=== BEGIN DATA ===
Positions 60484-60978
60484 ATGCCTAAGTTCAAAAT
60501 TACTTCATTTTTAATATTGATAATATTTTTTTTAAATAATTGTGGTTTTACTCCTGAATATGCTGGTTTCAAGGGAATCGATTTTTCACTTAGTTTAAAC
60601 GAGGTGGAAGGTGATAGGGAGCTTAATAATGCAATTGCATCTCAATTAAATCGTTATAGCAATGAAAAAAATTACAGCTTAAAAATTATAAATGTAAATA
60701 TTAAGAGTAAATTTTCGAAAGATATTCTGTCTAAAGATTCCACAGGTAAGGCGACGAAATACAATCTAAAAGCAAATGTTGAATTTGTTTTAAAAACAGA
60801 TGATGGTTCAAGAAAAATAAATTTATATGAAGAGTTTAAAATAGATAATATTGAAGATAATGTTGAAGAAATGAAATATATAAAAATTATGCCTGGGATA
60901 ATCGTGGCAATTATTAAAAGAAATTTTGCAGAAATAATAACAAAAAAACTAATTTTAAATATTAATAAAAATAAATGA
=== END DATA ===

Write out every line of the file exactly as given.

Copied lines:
Positions 60484-60978
60484 ATGCCTAAGTTCAAAAT
60501 TACTTCATTTTTAATATTGATAATATTTTTTTTAAATAATTGTGGTTTTACTCCTGAATATGCTGGTTTCAAGGGAATCGATTTTTCACTTAGTTTAAAC
60601 GAGGTGGAAGGTGATAGGGAGCTTAATAATGCAATTGCATCTCAATTAAATCGTTATAGCAATGAAAAAAATTACAGCTTAAAAATTATAAATGTAAATA
60701 TTAAGAGTAAATTTTCGAAAGATATTCTGTCTAAAGATTCCACAGGTAAGGCGACGAAATACAATCTAAAAGCAAATGTTGAATTTGTTTTAAAAACAGA
60801 TGATGGTTCAAGAAAAATAAATTTATATGAAGAGTTTAAAATAGATAATATTGAAGATAATGTTGAAGAAATGAAATATATAAAAATTATGCCTGGGATA
60901 ATCGTGGCAATTATTAAAAGAAATTTTGCAGAAATAATAACAAAAAAACTAATTTTAAATATTAATAAAAATAAATGA